“Yes, I had a terrible headache, and the day before, we were already engaged.” Her lips formed the barest of smiles.
“Dear me! You are not prone to headaches, are you, Miss Bennet?”
“Not often. I thank you for your concern.”
“Perhaps if you are well today, you might join me for a stroll along the walks? I see you have nearly finished your meal. I will bring you back to your party before the concert.”
Elizabeth glanced at Miss Bingley and Darcy, their flirting still fresh in her mind. She looked back at Viscount Fitzwilliam. “Yes, I would be happy to walk with you, provided my mother approves.”
“Oh, I have no objections whatsoever!” Mrs. Bennet pressed her hands together. “Feel free to take her off of my hands!”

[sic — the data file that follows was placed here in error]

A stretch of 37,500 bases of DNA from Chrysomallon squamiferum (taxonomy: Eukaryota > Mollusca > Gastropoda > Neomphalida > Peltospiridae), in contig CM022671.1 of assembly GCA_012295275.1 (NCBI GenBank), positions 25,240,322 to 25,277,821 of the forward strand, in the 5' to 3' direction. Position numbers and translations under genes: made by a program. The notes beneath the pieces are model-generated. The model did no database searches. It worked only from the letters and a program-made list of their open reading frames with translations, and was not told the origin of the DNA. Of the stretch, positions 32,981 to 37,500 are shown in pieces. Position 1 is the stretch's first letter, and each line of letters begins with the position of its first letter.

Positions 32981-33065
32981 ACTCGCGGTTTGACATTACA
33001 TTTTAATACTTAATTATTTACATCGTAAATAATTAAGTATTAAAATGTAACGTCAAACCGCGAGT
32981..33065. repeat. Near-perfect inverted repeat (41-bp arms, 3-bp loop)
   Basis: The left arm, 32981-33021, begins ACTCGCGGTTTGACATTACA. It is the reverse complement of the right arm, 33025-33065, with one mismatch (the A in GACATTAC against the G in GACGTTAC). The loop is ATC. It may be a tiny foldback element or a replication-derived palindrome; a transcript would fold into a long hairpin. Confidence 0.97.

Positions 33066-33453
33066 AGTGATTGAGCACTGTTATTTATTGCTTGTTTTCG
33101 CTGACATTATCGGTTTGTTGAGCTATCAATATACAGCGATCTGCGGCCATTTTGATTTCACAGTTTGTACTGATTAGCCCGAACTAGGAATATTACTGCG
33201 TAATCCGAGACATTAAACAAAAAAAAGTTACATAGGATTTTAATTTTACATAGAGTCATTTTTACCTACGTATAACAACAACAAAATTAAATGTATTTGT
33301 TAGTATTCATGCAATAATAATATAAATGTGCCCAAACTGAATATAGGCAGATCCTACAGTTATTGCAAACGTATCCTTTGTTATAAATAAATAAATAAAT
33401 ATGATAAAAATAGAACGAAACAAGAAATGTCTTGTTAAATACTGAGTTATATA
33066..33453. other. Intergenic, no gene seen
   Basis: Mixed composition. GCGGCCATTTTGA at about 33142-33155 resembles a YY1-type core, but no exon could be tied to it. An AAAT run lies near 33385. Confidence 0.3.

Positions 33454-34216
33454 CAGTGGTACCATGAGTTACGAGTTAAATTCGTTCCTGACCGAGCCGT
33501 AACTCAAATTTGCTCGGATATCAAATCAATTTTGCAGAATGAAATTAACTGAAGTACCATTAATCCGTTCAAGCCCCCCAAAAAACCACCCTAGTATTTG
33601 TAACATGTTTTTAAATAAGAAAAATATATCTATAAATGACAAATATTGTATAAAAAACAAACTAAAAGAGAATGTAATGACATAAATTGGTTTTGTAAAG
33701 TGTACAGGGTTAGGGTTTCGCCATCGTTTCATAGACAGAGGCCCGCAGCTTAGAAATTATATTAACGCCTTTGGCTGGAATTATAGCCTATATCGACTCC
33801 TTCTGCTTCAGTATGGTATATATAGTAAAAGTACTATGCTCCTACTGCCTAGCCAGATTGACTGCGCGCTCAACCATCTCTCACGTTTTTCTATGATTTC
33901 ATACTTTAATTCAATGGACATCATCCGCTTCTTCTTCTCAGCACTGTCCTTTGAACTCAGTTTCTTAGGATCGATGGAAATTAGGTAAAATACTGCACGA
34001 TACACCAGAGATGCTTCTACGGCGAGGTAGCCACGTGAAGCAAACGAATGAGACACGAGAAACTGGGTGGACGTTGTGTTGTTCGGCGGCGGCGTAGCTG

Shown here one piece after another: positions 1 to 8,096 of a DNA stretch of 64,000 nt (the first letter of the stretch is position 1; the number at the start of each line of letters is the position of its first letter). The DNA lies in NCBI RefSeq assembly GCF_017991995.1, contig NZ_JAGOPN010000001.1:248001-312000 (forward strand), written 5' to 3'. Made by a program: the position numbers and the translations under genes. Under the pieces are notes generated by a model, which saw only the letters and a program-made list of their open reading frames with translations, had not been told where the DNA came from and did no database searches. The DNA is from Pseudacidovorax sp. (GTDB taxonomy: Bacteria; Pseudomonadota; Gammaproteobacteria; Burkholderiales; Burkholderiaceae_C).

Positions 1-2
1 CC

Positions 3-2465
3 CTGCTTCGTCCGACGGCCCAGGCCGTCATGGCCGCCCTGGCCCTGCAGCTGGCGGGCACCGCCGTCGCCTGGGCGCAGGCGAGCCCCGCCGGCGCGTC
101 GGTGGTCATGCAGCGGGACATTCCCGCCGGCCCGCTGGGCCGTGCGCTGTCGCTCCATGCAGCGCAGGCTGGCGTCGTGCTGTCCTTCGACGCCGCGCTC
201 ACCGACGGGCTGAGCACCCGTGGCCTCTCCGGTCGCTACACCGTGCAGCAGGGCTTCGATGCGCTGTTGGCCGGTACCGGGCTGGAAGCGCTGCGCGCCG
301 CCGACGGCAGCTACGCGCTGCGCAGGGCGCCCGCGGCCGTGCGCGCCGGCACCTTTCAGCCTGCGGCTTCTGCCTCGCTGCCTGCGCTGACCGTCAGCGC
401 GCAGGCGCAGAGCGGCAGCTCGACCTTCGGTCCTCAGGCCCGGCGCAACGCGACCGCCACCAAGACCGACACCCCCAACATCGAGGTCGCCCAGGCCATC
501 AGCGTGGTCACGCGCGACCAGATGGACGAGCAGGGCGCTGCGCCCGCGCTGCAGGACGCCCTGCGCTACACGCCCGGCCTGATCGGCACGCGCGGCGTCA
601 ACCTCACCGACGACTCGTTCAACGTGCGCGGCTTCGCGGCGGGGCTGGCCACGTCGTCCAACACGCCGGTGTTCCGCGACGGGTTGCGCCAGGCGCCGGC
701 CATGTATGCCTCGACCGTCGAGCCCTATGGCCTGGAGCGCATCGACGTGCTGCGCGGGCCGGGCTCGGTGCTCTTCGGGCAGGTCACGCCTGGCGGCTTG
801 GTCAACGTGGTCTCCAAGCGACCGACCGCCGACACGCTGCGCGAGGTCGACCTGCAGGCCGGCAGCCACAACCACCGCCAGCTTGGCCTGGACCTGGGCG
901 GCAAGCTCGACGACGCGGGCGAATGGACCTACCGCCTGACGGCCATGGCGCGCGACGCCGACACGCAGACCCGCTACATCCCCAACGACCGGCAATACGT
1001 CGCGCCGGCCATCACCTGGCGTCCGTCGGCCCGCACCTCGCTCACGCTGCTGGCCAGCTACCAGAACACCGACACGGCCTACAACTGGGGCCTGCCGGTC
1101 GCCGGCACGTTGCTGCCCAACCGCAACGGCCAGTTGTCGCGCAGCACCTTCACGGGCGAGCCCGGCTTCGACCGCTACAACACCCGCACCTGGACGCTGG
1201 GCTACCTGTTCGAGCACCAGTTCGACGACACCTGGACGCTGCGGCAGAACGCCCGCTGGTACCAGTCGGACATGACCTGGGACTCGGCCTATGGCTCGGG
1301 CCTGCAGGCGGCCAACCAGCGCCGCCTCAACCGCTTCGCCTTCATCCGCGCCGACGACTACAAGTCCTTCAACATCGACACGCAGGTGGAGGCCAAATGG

Viscount Fitzwilliam gave a slight bow and a grin to Mrs. Bennet. “I can assure you, your daughter will be in excellent hands with me.”
Mr. Darcy stood quickly, his chair making a screeching sound. “Why don’t we all walk together? I am sure that Miss Bingley wishes to see the gardens here also.”
Surprised, Miss Bingley gained her feet, ready to follow Darcy to the moon. Several others rose also.
“You young people, go ahead,” Mrs. Bennet volunteered, remaining in her seat. “I will stay here and keep Lady Catherine company. Lord and Lady Bottrell, you would be welcome to join us. There will be plenty of empty seats with the young people gone.”
“A Favorable Impression” will be available on April 18, 2023 on Amazon and Kindle Unlimited. Pre-order your copy here.